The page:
The importance of heterogeneity to the epidemiology of tuberculosis

Trauer, James M., Dodd, Peter J., Gomes, Gabriela M., Gomez, Gabriela B., Houben, Rein M.G.J., McBryde, Emma S., Melsew, Yayehirad A., Menzies, Nicholas A., Arinaminpathy, Nimalan, Shrestha, Sourya, and Dowdy, David W. (2018) The importance of heterogeneity to the epidemiology of tuberculosis. Clinical Infectious Diseases. (In Press)

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View at Publisher Website: https://doi.org/10.1093/cid/ciy938
 
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Abstract

Although less well-recognised than for other infectious diseases, heterogeneity is a defining feature of TB epidemiology. To advance toward TB elimination, this heterogeneity must be better understood and addressed. Drivers of heterogeneity in TB epidemiology act at the level of the infectious host, organism, susceptible host, environment and distal determinants. These effects may be amplified by social mixing patterns, while the variable latent period between infection and disease may mask heterogeneity in transmission. Reliance on notified cases may lead to misidentification of the most affected groups, as case detection is often poorest where prevalence is highest. Assuming average rates apply across diverse groups and ignoring the effects of cohort selection may result in misunderstanding of the epidemic and the anticipated effects of control measures. Given this substantial heterogeneity, interventions targeting high-risk groups based on location, social determinants or comorbidities could improve efficiency, but raise ethical and equity considerations.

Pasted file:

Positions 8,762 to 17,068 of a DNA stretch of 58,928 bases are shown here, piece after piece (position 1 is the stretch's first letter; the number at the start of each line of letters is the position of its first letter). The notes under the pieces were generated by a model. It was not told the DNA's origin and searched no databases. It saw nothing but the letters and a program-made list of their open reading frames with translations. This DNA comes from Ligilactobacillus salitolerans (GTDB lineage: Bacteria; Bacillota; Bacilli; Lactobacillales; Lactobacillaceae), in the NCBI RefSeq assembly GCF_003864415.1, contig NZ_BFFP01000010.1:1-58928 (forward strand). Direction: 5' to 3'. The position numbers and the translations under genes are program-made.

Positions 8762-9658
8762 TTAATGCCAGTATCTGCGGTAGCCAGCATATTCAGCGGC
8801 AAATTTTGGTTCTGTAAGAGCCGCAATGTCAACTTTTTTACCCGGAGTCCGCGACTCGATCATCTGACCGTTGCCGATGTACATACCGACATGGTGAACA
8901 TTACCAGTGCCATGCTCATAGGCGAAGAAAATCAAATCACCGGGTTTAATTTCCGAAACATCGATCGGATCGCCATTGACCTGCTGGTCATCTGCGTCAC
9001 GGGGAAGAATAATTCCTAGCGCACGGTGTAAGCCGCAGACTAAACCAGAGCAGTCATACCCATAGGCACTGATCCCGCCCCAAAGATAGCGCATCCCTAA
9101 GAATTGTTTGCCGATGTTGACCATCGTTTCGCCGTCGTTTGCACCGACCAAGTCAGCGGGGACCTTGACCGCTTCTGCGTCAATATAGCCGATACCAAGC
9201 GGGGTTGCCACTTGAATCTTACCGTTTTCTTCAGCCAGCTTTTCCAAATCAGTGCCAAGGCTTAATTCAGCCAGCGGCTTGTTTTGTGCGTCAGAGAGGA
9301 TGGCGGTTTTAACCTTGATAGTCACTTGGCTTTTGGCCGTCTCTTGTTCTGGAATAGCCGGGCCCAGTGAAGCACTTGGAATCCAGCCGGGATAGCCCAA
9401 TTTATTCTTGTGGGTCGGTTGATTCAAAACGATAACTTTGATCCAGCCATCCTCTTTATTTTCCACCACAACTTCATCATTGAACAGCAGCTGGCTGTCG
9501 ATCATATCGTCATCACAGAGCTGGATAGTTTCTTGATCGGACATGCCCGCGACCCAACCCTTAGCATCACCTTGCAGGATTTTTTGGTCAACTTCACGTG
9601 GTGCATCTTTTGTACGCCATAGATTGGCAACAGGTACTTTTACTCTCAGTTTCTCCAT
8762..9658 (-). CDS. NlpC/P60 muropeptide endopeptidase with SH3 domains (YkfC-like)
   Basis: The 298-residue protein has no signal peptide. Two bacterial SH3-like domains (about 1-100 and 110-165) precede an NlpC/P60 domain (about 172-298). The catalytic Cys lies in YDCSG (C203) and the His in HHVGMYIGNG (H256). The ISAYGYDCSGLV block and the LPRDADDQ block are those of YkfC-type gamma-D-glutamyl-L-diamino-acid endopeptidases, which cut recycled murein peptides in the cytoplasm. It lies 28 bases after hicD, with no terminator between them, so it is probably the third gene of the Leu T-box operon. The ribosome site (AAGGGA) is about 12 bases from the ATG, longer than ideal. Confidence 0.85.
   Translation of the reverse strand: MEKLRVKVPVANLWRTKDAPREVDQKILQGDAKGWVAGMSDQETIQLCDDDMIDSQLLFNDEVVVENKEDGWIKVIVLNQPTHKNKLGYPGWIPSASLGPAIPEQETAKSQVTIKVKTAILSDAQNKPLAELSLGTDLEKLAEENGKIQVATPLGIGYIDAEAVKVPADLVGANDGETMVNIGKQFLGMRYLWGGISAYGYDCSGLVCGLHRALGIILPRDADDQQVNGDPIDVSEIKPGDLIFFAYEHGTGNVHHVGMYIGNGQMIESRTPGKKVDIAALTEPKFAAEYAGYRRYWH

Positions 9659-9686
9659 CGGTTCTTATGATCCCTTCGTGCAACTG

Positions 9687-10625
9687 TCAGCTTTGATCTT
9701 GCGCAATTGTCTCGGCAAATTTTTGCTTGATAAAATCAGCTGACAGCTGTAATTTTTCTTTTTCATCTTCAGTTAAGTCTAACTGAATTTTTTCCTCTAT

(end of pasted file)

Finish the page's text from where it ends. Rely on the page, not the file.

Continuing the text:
Item ID: 57193
Item Type: Article (Research - C1)
ISSN: 1537-6591
Keywords: tuberculosis, heterogeneity, epidemiology, case detection, interventions
Copyright Information: Copyright © The Author(s) 2018. Published by Oxford University Press for the Infectious Diseases Society of America
Date Deposited: 05 Mar 2019 22:13
FoR Codes: 11 MEDICAL AND HEALTH SCIENCES > 1117 Public Health and Health Services > 111799 Public Health and Health Services not elsewhere classified @ 100%
SEO Codes: 92 HEALTH > 9204 Public Health (excl. Specific Population Health) > 920404 Disease Distribution and Transmission (incl. Surveillance and Response) @ 50%
92 HEALTH > 9204 Public Health (excl. Specific Population Health) > 920407 Health Protection and/or Disaster Response @ 50%
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